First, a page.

Neural correlates of behavior and stimulus sensitivity of individual neurons and population responses in the primary visual cortex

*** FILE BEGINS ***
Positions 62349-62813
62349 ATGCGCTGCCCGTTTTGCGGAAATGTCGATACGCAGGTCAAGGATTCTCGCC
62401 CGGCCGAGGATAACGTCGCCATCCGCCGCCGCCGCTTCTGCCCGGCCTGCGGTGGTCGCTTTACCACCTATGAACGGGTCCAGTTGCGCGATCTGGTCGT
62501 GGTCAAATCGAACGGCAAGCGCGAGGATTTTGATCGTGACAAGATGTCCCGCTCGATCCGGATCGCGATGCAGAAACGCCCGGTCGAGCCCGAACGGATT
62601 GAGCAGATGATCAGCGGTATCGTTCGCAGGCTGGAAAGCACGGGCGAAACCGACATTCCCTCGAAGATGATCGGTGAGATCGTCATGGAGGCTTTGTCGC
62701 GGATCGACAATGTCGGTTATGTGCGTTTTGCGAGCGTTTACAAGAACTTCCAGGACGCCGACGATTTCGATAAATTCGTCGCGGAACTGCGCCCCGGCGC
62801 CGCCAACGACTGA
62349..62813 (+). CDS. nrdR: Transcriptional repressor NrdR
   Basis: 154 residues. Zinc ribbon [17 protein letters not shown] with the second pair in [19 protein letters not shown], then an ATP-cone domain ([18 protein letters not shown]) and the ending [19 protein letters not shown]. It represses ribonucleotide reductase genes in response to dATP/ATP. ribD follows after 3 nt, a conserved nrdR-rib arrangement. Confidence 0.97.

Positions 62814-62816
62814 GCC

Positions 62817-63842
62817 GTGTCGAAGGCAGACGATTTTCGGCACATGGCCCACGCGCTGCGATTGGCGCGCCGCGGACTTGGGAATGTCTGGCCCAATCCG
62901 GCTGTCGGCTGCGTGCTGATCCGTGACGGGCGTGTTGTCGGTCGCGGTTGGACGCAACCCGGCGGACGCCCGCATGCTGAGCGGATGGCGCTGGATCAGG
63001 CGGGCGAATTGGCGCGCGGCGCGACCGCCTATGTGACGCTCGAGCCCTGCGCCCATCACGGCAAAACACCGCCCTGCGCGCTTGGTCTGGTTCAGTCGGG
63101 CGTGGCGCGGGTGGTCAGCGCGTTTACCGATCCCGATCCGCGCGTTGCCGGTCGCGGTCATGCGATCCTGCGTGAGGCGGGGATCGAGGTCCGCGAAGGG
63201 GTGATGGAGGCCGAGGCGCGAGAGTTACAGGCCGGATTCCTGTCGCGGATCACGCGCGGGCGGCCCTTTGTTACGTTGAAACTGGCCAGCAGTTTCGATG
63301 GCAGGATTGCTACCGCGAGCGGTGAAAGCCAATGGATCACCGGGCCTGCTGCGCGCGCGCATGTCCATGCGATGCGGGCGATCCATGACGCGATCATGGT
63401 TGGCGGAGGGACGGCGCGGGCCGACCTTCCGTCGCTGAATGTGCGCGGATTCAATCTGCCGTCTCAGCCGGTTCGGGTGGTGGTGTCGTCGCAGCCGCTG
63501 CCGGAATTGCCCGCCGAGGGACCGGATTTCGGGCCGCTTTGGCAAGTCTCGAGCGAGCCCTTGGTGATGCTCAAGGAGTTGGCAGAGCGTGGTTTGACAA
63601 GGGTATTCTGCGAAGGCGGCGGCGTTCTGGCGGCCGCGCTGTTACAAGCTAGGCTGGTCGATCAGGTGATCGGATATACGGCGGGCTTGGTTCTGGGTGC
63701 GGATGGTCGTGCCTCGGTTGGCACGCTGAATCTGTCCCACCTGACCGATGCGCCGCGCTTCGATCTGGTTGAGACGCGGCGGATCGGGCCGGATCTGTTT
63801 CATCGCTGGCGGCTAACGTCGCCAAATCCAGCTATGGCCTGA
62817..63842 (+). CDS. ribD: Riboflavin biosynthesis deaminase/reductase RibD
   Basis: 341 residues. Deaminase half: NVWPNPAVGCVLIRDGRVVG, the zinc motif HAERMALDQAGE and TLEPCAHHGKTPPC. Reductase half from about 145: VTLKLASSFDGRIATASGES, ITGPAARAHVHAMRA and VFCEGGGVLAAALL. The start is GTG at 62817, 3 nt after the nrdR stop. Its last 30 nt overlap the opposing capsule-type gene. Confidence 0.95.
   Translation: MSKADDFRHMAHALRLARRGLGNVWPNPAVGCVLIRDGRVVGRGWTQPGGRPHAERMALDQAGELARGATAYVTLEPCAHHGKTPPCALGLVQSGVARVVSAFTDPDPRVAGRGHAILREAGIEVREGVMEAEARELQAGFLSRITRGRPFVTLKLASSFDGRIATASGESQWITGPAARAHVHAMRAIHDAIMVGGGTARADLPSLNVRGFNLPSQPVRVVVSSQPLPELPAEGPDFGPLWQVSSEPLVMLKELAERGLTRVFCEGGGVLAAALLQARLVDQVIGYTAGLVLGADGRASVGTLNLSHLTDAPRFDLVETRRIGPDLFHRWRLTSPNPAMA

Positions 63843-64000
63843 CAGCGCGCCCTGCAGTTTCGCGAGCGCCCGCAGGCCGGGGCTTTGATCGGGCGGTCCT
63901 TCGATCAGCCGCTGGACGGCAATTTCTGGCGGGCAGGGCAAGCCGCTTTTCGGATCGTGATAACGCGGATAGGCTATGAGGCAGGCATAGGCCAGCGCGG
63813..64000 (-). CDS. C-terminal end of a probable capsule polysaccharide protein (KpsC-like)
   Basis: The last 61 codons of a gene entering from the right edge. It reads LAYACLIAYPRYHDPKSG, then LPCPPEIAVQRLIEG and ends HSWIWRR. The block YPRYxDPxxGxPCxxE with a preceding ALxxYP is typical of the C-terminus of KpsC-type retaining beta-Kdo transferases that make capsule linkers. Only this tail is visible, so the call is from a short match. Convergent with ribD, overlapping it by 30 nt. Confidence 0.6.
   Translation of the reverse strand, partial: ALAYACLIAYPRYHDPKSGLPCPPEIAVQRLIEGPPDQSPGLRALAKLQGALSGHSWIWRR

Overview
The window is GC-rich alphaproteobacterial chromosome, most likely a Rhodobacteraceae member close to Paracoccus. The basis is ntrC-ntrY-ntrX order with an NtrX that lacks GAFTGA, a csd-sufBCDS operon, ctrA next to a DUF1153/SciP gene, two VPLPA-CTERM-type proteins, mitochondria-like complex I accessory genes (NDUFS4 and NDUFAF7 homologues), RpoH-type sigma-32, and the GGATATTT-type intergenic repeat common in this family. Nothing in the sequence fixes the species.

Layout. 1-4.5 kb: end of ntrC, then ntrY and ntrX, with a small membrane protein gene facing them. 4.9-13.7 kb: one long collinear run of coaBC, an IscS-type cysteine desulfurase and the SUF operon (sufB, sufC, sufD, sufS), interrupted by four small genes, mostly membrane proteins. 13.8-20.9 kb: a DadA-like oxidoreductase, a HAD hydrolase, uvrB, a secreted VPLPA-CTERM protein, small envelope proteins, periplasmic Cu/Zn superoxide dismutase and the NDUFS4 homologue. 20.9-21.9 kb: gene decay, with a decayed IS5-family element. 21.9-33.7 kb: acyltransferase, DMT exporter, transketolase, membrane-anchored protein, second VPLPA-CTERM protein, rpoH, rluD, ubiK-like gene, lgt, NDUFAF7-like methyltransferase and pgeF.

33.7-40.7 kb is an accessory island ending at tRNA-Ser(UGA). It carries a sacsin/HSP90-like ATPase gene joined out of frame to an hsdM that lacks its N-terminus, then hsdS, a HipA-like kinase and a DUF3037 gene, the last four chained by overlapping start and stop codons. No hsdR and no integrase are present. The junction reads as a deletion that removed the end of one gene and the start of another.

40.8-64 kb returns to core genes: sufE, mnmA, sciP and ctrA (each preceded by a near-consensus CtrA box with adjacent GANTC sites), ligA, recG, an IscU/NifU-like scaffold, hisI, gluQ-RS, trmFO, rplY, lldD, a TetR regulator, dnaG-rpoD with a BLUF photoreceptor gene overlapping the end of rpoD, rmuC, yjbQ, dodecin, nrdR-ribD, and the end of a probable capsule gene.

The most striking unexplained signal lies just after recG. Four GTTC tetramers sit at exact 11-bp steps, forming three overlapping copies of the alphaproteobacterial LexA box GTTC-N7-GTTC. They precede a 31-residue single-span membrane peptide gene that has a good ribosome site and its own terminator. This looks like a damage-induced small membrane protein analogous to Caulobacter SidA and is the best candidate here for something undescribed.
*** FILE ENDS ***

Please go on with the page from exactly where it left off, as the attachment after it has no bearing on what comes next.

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The overall goals of this dissertation were 1) to understand the role that neurons in primate primary visual cortex (V1) play in the detection of small visual stimuli, and 2) to understand the quantitative relationship between the responses of individual neurons and neural population responses in V1. These goals were addressed in experiments with awake, behaving macaque monkeys using electrophysiological and imaging techniques. Initially, I employed ideal observer models to assess V1 neural detection sensitivity in a reaction-time visual detection task and found it to be comparable to the monkey's detection sensitivity. Using the same detection task, I found weak, but significant, correlations between V1 neural activity and the trial-by-trial behavior of monkeys (choice and reaction time). The conclusion of these studies is that the monkey's behavior in the detection task was likely mediated by large neural populations. Voltage-sensitive dye imaging (VSDI) is a powerful imaging technique that is well suited for assessing the link between the activity of large neural populations and behavior. VSDI measures changes in membrane potential over a cortical area of 1-2 cm² with high spatial and temporal resolutions. Using position tuning experiments with VSDI and electrophysiology, I described the relatively unknown quantitative relationships between spiking activity, the local field potential, and VSDI. These relationships were well captured by non-linear transfer functions. Lastly, these experiments also revealed important new findings about the representation of visual space by populations of neurons in V1. In particular, we resolved a long standing debate regarding the size of the cortical point image (CPI), the area of cortex activated by a single point stimulus. We found that the CPI is constant across eccentricity in parafoveal V1, suggesting that each point in space activates an approximately equivalent amount of cortical tissue. In conclusion, the results and analyses described in this dissertation contribute to our understanding of the role that neural populations in V1 play in mediating visual detection, reveal important properties of the representation of visual space by populations of neurons in V1, and provide the first analysis of the quantitative relationship between VSDI and electrophysiological signals.